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Page:Popular Science Monthly Volume 70.djvu/347

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343
THE VALUE OF SCIENCE

the inverse phenomenon should be equally so, and one should be able to reascend the course of time. Now, it is not so in nature, and this is precisely what the principle of Carnot teaches us; heat can pass from the warm body to the cold body; it is impossible afterwards to make it take the inverse route and to reestablish differences of temperature which have been effaced. Motion can be wholly dissipated and transformed into heat by friction; the contrary transformation can never be made except partially.

We have striven to reconcile this apparent contradiction. If the world tends toward uniformity, this is not because its ultimate parts, at first unlike, tend to become less and less different; it is because, shifting at random, they end by blending. For an eye which should distinguish all the elements, the variety would remain always as great; each grain of this dust preserves its originality and does not model itself on its neighbors; but as the blend becomes more and more intimate, our gross senses perceive only the uniformity. This is why, for example, temperatures tend to a level, without the possibility of going backwards.

A drop of wine falls into a glass of water; whatever may be the law of the internal motion of the liquid, we shall soon see it colored of a uniform rosy tint, and however much from this moment one may shake it afterwards, the wine and the water do not seem capable of again separating. Here we have the type of the irreversible physical phenomenon: to hide a grain of barley in a heap of wheat, this is easy; afterwards to find it again and get it out, this is practically impossible. All this Maxwell and Boltzmann have explained; but the one who has seen it most clearly, in a book too little read because it is a little difficult to read, is Gibbs, in his 'Elementary Principles of Statistical Mechanics.'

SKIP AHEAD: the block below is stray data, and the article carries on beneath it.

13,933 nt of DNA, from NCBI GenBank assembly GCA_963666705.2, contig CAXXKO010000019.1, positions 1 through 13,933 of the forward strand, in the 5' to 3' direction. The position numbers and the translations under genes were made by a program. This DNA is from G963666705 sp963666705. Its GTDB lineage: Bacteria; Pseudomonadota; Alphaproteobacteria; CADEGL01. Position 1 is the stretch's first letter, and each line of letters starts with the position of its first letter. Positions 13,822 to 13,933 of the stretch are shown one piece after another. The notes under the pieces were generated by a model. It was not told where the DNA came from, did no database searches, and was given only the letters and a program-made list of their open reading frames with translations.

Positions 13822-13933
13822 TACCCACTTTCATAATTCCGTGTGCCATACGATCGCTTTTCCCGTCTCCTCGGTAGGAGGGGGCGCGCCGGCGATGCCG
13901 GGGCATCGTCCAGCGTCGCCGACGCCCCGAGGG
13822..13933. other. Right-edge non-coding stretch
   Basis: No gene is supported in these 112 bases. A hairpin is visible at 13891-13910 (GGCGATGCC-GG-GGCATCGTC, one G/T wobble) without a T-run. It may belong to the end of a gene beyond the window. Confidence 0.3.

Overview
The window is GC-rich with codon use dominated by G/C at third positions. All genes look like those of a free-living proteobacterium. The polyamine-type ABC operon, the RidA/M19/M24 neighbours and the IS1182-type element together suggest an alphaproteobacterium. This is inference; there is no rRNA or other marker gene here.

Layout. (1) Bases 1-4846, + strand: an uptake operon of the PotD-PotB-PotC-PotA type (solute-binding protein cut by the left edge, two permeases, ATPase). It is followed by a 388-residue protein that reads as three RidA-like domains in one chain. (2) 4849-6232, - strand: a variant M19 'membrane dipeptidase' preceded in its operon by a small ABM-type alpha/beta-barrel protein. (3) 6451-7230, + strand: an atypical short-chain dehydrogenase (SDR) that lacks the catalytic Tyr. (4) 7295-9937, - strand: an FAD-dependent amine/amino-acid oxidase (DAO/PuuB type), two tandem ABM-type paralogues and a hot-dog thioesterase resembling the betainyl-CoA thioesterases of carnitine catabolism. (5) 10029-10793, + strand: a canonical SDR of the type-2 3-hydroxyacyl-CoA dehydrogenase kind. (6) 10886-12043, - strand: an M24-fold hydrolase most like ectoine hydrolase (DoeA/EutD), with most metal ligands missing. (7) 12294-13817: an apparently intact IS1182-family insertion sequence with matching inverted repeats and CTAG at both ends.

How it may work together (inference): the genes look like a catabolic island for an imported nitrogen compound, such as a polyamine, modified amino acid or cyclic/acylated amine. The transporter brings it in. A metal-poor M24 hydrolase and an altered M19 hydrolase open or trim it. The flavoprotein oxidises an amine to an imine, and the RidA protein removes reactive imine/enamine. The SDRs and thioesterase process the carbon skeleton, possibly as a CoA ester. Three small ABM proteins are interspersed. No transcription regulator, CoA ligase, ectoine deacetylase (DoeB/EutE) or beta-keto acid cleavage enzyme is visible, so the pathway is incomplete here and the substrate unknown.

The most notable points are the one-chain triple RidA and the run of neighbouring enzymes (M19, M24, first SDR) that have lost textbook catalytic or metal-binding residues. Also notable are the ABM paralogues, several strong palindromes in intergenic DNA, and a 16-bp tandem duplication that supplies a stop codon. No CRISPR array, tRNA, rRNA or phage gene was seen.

For those who take this point of view, Carnot's principle is only an imperfect principle, a sort of concession to the infirmity of our senses; it is because our eyes are too gross that we do not distinguish the elements of the blend; it is because our hands are too gross that we can not force them to separate; the imaginary demon of Maxwell, who is able to sort the molecules one by one, could well constrain the world to return backward. Can it return of itself? That is not impossible; that is only infinitely improbable. The chances are that we should wait a long time for the concourse of circumstances which would permit a retrogradation; but sooner or later they will occur, after years whose number it would take millions of figures to write. These reservations, however, all remained theoretic; they were not very disquieting, and Carnot's principle retained all its principal value. But here the scene changes. The biologist, armed with his microscope, long ago noticed in his preparations irregular movements of little